When the TouchPad by HP went on its fire sale last year, I told my dad about this tablet that normally sold for around $400, but had been knocked down to a ridiculously low $100. He didn’t really have any idea what a tablet was used for, but after I told him he could surf the ‘net on it sitting in the chair in his living room, without having to hold his ancient laptop on his lap, he was sold. He went out the same day, found two at a local Walmart and bought them. (I got one sent my way, too, which was a nice surprise.) He loved his TouchPad, and he probably still would had it not been lost in a relationship-gone-sour.
But the only real gripe he had about the TouchPad was its size. He wasn’t into actually creating things on the tablet, he didn’t use it for work or anything like that. The tablet, for my dad and so many other people out there, is a device to consume, more than it is a device to create. In that regard, the 9.7-inch device was just too big for long stints of media consumption. He liked holding it in a chair more than his old laptop, but just barely.
Now that he doesn’t have the TouchPad, my dad is looking for another tablet. He asks me what I think he should get quite often, and my answer has started to change. Unsurprisingly I have pointed towards Apple’s iPad more than a few times as the tablet of choice, but I no longer think that’s the answer. I just don’t think it’s the answer I should be giving, nor is it the one he’s looking for.
Because the iPad is 9.7-inches, too, and while the new iPad is quite light, it would still get weighty after a while of watching a movie, or surfing the net. My dad doesn’t need a 9.7-inche tablet, or a 10.1-inch (or even 13-inch) for that matter. So I’ve had to start adjusting my suggestions, and that’s when I realized that the tablet market is starting to segregate itself into sizes.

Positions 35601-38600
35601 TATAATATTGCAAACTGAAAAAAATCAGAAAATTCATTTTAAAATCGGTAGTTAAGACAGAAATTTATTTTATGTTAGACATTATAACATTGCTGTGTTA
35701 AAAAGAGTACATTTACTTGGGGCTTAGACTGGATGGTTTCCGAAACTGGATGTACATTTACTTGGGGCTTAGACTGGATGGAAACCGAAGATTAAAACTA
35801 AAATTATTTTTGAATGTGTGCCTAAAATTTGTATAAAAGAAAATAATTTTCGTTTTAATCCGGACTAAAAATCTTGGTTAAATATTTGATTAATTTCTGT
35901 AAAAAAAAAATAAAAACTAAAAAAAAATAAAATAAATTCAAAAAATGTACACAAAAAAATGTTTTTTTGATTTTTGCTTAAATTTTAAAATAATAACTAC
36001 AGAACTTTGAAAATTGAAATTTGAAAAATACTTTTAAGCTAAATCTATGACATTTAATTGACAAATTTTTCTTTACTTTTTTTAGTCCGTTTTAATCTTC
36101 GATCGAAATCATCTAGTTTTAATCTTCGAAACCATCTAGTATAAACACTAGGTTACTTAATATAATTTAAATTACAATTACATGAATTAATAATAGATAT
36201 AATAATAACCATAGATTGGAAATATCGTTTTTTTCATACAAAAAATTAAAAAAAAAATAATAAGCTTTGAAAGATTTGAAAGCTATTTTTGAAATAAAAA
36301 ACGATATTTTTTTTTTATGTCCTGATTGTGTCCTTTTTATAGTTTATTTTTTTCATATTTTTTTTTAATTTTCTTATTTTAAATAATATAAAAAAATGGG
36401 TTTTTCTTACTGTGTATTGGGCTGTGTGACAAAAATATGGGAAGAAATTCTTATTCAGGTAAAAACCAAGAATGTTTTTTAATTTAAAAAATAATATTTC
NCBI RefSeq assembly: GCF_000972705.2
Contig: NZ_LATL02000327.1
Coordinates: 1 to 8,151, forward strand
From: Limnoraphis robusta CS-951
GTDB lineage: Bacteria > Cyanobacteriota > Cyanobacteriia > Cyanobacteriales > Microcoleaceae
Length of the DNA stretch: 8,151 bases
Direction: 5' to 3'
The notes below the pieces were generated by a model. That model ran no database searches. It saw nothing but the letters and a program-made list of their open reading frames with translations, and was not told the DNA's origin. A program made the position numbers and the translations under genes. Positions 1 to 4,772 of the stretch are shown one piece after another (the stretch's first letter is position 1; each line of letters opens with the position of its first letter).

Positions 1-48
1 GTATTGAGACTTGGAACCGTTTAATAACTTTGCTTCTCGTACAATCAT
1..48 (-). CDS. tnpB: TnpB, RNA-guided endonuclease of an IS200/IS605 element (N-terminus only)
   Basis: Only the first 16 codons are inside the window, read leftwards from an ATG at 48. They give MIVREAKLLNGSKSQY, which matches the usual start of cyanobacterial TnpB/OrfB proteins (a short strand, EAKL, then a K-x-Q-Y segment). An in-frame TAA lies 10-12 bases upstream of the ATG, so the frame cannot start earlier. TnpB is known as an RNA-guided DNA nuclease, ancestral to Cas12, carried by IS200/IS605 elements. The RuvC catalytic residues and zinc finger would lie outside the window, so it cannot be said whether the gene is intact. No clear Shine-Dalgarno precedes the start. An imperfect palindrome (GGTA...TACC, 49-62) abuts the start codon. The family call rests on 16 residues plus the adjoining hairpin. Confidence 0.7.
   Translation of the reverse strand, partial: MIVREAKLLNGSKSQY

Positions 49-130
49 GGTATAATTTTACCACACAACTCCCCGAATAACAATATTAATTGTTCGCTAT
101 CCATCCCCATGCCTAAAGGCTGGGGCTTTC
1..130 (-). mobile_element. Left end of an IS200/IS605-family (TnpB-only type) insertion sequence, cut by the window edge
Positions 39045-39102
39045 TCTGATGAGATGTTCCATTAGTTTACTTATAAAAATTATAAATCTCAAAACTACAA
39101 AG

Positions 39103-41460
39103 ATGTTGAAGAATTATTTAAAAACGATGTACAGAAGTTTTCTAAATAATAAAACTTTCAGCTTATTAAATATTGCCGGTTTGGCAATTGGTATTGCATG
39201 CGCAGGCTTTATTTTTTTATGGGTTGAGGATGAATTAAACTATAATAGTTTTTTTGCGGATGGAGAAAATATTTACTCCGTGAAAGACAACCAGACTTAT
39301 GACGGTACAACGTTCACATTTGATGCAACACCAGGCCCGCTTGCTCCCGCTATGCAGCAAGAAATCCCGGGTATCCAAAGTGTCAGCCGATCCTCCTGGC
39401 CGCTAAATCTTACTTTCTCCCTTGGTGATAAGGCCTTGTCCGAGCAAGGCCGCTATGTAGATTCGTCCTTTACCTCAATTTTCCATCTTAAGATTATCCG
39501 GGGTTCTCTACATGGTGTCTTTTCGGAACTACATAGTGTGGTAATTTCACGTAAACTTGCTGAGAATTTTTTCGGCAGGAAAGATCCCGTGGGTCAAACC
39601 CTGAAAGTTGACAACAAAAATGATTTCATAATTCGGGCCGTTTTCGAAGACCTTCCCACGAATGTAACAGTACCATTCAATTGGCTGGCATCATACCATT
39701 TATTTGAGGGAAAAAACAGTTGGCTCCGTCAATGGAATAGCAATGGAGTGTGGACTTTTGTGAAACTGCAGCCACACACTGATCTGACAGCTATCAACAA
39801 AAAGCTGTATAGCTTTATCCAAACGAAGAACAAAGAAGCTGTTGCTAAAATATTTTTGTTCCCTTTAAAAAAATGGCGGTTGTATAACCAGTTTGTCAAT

For tablets, size suggests function.
While I think the 8.9-inch tablet size is almost perfect, I think that’s pretty much the dividing line when it comes to size and function. The Galaxy Tab 8.9 is light and has a good sized screen, especially for a device that’s focused so heavily on mobile. It’s perfect for holding in extended periods due to its lightweight and size, making consuming digital content a breeze. But you can also get some work done on it, too, without having to fight for screen real estate.
I think we can all admit by now that a 7-inch tablet is meant specifically to consume. We’ve seen companies like Barnes & Noble, Amazon, and now even Google release 7-inch tablets in the past, and they’ve all been focused on bringing content to you, the consumer. Amazon’s Kindle Fire; Barnes & Noble’s nook; Google’s Nexus 7. All of these devices measure in at 7-inches and their purpose is obvious.
But what about the effort from Research In Motion? They released a 7-inch tablet, the BlackBerry PlayBook, and it wasn’t necessarily focused on consuming media as its sole purpose. Quite the opposite, actually. RIM wanted it to be a natural extension to your BlackBerry smartphone, a device with a “larger display” that you could get some work done. Well, it didn’t help that it was missing some functionality out of the box right after launch, but I don’t think that was the biggest drawback to the tablet’s ultimate lackluster sales and presence in the market.
I think it’s the size and the target functionality. Even back then, I think 7-inch tablets were viewed as a means to consume, and nothing else. Sure, checking email and maybe sending a reply is super easy due to the size, but that’s just a bonus. The ultimate goal from Amazon, B&N, and Google is to make sure that your tablet is always showing you something interesting, whether it’s a movie, music, a book, or whatever else. The 7-inch form factor is specifically designed to consume, and it’s perfect for it.
We are going to continue to see this moving forward. If Apple is indeed gearing up to launch a 7-inch iPad, an iPad Mini if you will, then that’s exactly what they’re going to market it as. “The ultimate media consumption device! Yes, you can do that with the new iPad, but the 7-inch model is designed specifically for it! It’s light, the display is gorgeous (Retina, obviously), and the battery lasts forever (figuratively)!”
What do you think, Dear Reader? Does size suggest function when it comes to tablets? Will the 7-inch model always be for consuming media, while the larger devices are geared towards the “laptop replacement?” Or have you purchased a 7-inch tablet recently and made it work for all your work-related needs? Let me know what you think.